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  • Dads Became Weekend Warriors To Earn P10K To P15K Extra A Month

    Families looking for rakets may find inspiration in these two families.
    by Dahl D. Bennett .
Dads Became Weekend Warriors To Earn P10K To P15K Extra A Month
PHOTO BY courtesy of Mirma Ortiz (left) and Kristoff Arcega
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    The pandemic has undoubtedly brought out the entrepreneurs in many moms. But many dads have also started rolling up their sleeves, either working on a business they’ve always dreamed of or helping their better halves make a good quarantine business idea a reality.

    Corporate employee by day, kusinero by weekend

    Kristoff “Toff” Arcega works full time as a marketing manager for an auto supply company. But the COVID-19 pandemic forced his employer to cut his working hours.

    The pay cut prompted Toff to put his cooking skills to good use to augment his family's income. So in June 2020, he and his wife Mian introduced La Casa and Kusinero.

    La Casa offers Toff’s signature lasagna in party platter size for sharing and celebrations.
    PHOTO BY courtesy of Kristoff “Toff” Arcega

    Kusinero offers Marikenyo favorites such as Everlasting, Menudo a la Marikina, Pork Steak Tagalog, and Rustic Pork Binagoongan.

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    “The kitchen has always been Toff’s territory. With encouragement from our friends and family, we finally decided to make it into a business,” says Mian, who takes care of the inventory, accounting, and storage.

    Mian adds their biggest challenge is making sure they have all the ingredients on hand, especially since quarantine guidelines can change at any moment. “Our village’s vibrant Viber community has been a great help because not only do we source some of our cooking ingredients from our enterprising neighbors, but it has also become a great avenue to sell our products as well.”

    Toff and Mian still have day jobs and a 3-year-old daughter, Nara, so it’s been a challenge to balance business, work, and the household.
    PHOTO BY courtesy of Kristoff “Toff” Arcega

    The Arcegas had started with a Php5,600 capital, which they used to buy initial ingredients and packaging materials. Now they earn an average of Php10,000 per month from the business. They hope to add more dishes to their menu in the coming months. 

    “I never really understood what the phrase 'our compliments to the chef' meant until it was directed at us. It’s very heartwarming, and it feels good to share a part of our home with more people,” Toff says.

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    Selling fresh seafood from Malabon

    Marco and Mirma Ortiz already had a headstart in the food business. They established Ticx in 2014, selling gourmet sandwiches at weekend bazaars and opening their place for private dining. However, Ticxs took a backseat when they got married and decided to focus on their young family and their respective jobs in an educational institution.

    Even without Ticxs, their weekends remained full of "rakets," but everything stopped after the lockdown last March. “After four months, we started becoming anxious and knew we had to find a way to earn extra,” shares Mirma.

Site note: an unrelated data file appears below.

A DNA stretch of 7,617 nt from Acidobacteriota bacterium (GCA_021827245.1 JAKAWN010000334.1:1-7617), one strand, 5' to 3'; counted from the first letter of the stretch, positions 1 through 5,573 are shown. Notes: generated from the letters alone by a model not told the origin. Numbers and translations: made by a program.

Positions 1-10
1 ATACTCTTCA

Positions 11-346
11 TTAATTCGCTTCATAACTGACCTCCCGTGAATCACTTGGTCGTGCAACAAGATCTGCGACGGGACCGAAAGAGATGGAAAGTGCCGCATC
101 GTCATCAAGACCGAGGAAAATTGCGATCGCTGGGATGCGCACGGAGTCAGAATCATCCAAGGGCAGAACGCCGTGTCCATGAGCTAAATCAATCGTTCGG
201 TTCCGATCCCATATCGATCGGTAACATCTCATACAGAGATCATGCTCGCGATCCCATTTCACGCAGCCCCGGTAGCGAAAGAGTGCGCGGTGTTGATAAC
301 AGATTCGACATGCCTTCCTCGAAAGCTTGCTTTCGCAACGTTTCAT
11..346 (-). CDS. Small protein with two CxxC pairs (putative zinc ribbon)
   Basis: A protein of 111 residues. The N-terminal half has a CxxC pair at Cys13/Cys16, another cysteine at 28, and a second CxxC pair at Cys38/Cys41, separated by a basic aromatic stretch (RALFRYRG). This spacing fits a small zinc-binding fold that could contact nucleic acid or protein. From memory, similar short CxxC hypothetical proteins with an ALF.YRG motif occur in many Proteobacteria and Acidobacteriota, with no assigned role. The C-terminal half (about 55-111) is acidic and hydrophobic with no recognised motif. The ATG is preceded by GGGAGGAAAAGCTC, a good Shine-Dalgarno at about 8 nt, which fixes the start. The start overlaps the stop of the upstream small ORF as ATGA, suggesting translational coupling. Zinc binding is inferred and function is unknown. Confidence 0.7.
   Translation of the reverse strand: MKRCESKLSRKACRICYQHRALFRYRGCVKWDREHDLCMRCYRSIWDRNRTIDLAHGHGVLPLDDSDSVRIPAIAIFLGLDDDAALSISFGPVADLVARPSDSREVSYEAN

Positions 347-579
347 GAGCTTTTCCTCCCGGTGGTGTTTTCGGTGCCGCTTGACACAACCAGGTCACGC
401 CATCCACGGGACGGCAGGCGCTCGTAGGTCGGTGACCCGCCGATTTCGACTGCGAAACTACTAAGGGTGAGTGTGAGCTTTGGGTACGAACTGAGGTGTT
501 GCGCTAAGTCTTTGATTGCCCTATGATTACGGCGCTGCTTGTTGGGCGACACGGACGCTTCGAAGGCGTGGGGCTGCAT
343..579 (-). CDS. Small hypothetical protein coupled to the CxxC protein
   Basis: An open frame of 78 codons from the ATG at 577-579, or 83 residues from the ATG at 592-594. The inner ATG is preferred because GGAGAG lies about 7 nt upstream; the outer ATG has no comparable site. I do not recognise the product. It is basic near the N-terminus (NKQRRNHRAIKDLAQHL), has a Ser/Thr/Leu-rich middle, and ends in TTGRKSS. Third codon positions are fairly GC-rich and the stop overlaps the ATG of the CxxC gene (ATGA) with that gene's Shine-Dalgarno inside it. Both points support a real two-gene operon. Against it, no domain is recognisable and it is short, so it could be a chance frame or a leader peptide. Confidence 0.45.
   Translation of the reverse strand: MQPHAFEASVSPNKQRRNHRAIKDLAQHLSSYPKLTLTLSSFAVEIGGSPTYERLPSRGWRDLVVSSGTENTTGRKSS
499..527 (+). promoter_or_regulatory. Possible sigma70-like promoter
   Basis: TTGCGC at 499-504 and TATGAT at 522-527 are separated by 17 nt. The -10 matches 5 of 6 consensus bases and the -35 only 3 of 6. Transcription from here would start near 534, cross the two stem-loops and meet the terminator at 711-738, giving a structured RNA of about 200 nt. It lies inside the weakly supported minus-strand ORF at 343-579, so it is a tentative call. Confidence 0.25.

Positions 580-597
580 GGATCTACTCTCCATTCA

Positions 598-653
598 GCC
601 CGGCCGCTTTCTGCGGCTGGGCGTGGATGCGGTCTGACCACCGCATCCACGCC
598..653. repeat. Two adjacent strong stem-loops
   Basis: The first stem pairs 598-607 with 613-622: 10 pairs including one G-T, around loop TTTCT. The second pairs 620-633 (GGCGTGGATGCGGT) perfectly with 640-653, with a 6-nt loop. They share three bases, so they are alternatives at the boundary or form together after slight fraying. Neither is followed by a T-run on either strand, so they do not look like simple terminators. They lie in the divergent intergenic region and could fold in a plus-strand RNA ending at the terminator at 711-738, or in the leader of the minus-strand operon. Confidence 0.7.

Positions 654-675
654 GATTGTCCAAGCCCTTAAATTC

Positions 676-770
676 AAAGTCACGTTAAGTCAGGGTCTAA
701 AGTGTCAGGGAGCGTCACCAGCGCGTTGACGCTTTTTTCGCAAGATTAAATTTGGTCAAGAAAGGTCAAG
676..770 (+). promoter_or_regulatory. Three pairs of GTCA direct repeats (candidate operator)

It was while watching YouTube vlogger, Mark Weins, feature Jamaican seafood that a light bulb moment sparked for the couple. “We live in Malabon, one of the Philippines’ seafood capitals, and knew we had to take advantage of the resources available to us,” she says.

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    The couple decided to find trusted seafood suppliers in Malabon who could supply them with items like crabs, prawns, oysters, sea and freshwater fish, and the like they could sell online under Ticxs Seafood Marketplace. “Finding reliable suppliers of fresh produce and making sure they are true to their word was one of the early challenges of the business,” says Mirma.



    Ensuring that the supply is delivered on time and that their deliveries met the changing lockdown policies of their LGUs added to their challenges. But what worried them the most is to be seen as just "another online seafood marketplace."

    “Thank God for family and friends, they’ve really helped spread the word,” says Mirma. “Today, our customers order our fresh seafood to send as gifts to loved ones instead of flowers and material gifts. One Ninang even contacted us from Canada to have seafood delivered as gifts to her siblings.”


    The couple expanded their home-based business to offer cooked chili garlic seafood and chili garlic shrimps with the encouraging sales.

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    Mirma, who is originally from Malabon, does the logistics, quality control, and the cooking, while Marco handles accounting, promotion, and follow-ups. “He’s also better at Math,” adds Mirma. Their weekdays are usually reserved for their day jobs, but the weekends are dedicated to deliveries and orders.

    The couple started with just a capital of Php1,500 and were able to grow it 10 times more after a month. “This may not be much for many, but it has helped grow our savings and cover some expenses,” says Mirma.

    Marco and Mirma, shown here with their son Mikael, hopes the business becomes a gateway to fulfill their dream of opening a small restaurant for “people who love seafood but don’t like the dirty job.”
    PHOTO BY courtesy of Mirma Ortiz


    “You can’t go wrong with fresh seafood. I think with the stress the pandemic gives, seafood can give comfort and joy,” concludes Mirma.

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